What if Germany boycotted Russian energy?

Since Russian President Vladimir Putin launched an attack on Ukraine, the German government has come under increasing pressure to join a proposed European embargo on Russian energy. It is widely believed that stopping Russia’s war will require cutting off its funding, which comes in the form of billions of dollars in payments for oil and gas exports.

The German government opposes an energy embargo, with Economy Minister Robert Habeck saying it would lead to mass unemployment, poverty and widespread social unrest. But are these concerns valid?

Germany is certainly heavily dependent on Russian energy. It gets 55% of its gas, 34% of its oil and 26% of its coal from Russia. But finding substitutes for Russian oil and coal would not be particularly difficult.

In fact, Germany has already agreed to join a European embargo on Russian coal, and it has announced its intention to diversify away from Russian oil by the end of this year (although that may be too late to make a difference for Ukraine). Unlike natural gas delivered by pipeline, oil and coal have global markets and can be purchased just about anywhere. Moreover, Germany has strategic reserves of both.

Gas poses a greater challenge, as it can only be delivered through existing pipelines. The question is therefore whether Germany can find short-term substitutes for imports from Russia. For an answer, we can check out a new ECONtribute policy brief written by a group of leading German economists who have sought to quantify the consequences of ending Russian gas imports. The authors’ results are highly credible. They use a state-of-the-art macro multi-sector model to account for the complexity of modern supply chains and provide detailed knowledge of the German energy market.

Significant reduction in growth

The study concludes that an immediate shutdown of Russian gas would cost Germany 0.5 to 2.2% of GDP. This is a potentially significant reduction in growth, but it is by no means catastrophic. Even in the worst-case scenario, the contraction would be less severe than the fallout from the Covid-19 pandemic in 2020, when German GDP fell by 4.6%.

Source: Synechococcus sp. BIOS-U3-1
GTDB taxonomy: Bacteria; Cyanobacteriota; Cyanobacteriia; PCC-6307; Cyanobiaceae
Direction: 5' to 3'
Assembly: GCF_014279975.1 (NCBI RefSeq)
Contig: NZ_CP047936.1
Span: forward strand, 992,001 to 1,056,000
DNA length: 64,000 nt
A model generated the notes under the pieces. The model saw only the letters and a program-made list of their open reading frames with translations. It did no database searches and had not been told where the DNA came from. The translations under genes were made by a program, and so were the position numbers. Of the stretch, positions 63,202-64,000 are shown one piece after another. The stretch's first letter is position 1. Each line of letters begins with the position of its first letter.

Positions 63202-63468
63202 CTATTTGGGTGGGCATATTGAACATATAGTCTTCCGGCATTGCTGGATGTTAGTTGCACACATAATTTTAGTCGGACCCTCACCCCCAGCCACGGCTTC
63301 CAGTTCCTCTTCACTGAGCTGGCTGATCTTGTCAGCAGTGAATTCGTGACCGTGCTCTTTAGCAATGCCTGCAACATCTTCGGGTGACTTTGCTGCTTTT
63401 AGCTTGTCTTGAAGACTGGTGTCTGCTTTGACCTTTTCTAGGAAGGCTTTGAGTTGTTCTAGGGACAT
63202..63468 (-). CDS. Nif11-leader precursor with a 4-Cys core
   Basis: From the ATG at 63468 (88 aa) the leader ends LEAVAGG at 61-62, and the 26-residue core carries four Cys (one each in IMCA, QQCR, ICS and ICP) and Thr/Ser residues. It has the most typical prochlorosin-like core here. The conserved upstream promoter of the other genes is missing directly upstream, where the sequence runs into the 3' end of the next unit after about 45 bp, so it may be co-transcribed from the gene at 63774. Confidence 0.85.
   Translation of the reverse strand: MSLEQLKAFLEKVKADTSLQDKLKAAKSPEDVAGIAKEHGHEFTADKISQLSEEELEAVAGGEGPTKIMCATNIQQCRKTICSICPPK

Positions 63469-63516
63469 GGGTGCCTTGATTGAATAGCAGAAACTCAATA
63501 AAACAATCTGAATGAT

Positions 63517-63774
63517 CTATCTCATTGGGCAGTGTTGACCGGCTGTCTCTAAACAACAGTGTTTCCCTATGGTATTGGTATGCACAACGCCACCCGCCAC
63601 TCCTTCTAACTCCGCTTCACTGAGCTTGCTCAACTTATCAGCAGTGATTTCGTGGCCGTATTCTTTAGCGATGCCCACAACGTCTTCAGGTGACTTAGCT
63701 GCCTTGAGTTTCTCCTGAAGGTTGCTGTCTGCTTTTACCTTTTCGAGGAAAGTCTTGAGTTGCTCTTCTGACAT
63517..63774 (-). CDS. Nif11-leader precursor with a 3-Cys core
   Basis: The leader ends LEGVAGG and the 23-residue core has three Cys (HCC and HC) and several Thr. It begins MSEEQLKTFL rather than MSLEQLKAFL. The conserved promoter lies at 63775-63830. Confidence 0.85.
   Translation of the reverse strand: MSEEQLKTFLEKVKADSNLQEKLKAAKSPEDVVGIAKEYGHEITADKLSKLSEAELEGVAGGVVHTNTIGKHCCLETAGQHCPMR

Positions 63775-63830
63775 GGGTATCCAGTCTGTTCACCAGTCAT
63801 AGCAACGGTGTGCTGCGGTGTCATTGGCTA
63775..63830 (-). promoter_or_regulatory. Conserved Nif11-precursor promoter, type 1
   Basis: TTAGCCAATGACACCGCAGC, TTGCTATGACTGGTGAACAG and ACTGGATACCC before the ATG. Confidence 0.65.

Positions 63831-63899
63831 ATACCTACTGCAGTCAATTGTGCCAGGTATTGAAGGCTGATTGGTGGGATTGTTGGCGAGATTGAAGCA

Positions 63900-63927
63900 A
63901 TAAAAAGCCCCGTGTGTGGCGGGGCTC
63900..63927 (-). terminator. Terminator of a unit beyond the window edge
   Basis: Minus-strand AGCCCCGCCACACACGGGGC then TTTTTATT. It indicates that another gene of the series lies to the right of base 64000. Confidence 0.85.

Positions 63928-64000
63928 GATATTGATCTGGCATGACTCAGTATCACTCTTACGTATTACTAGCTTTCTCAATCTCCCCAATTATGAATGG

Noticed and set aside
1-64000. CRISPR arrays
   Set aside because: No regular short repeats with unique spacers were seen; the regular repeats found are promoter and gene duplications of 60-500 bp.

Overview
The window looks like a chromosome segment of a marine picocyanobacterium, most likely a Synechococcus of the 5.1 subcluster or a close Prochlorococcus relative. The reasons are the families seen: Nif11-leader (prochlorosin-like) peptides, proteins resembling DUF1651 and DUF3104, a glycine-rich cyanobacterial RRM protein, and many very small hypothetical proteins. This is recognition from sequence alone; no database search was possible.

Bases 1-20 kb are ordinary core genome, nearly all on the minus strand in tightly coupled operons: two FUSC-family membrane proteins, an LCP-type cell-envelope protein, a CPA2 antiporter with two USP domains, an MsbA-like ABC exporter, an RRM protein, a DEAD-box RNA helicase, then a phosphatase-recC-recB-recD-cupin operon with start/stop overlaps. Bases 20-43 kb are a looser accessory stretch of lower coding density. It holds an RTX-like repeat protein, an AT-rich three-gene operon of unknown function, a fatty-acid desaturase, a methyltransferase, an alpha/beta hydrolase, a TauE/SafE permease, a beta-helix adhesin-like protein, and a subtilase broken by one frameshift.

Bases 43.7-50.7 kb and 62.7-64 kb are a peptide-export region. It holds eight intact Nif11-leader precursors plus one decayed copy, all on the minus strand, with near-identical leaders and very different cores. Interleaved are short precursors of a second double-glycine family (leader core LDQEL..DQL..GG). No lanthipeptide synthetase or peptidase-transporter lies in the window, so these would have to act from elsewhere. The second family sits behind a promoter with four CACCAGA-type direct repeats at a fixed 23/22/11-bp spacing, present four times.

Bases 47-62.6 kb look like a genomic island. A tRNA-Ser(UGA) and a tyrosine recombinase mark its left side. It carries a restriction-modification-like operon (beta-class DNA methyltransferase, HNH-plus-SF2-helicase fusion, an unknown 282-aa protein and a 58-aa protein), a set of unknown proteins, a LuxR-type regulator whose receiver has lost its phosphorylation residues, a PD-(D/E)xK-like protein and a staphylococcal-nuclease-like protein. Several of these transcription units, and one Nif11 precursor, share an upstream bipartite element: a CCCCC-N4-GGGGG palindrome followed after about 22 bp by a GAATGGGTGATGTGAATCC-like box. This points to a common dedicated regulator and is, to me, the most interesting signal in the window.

The estimated production loss varies widely, depending on the ability of the German economy to reallocate resources to other sectors and find gas substitutes. The study assumes that the “elasticity of substitution” is very low, but not zero, which means that even if Russian gas is difficult to substitute, German households and businesses could still switch to other energy inputs and import more gas from the Netherlands or Norway in the short term.

Production losses would be modest (less than 1% of GDP) even if the elasticity of substitution is very low, because in an economy with complex supply chains, there are more possibilities to find alternative suppliers. One risk to consider, however, is what economists call the O-ring function of supply chains (a reference to the catastrophic failure that caused the Space Shuttle Challenger disaster in 1986): if a crucial link in the chain breaks, all the links below can also collapse, generating fallout that spreads throughout the economy.

In any case, German Chancellor Olaf Scholz dismissed the newspaper in a widely watched interview, arguing that its models fail to take into account realities on the ground. He argues that basic physics — like the time it takes to build a new pipeline — stands in the way of mitigating production losses as much as the paper envisions. Moreover, he insists that the government knows the relevant constraints better than the authors of the study, because it is in constant contact with large companies such as Siemens Energy and chemical giant BASF. Both argue that a Russian gas shutdown would be ruinous.

But in major upheavals, when things fall apart, we should listen to economists before industry leaders who naturally prefer the status quo. Businesses may know their own day-to-day operations better than anyone, but economists can incorporate deeper historical experience into their models, leaving them better equipped to analyze all the ways an economy might adapt.

The ECONtribute document, for example, incorporates the experience of the 1973 oil shock into its modeling of a potential cut in Russian gas imports. Moreover, Scholz is wrong about macro models: they respect physics, taking into account resource limits and other economic constraints.

Ultimately, Germany’s reluctance to follow through on an energy embargo is more than a matter of logistics. The country’s long-standing business model, Wandel durch Handel (“change through trade”) will also need to change. Today, the task is not just to manage the effects of lost trade, higher energy prices or weaker growth. It’s about navigating what Scholz sees as a historic turning point – a “Zeitenwende”. And, as his response makes clear: Germany is not there yet.

Dalia Marin, professor of international economics at the School of Management at the Technical University of Munich, is a researcher at the Center for Economic Policy Research and a non-resident researcher at Bruegel.

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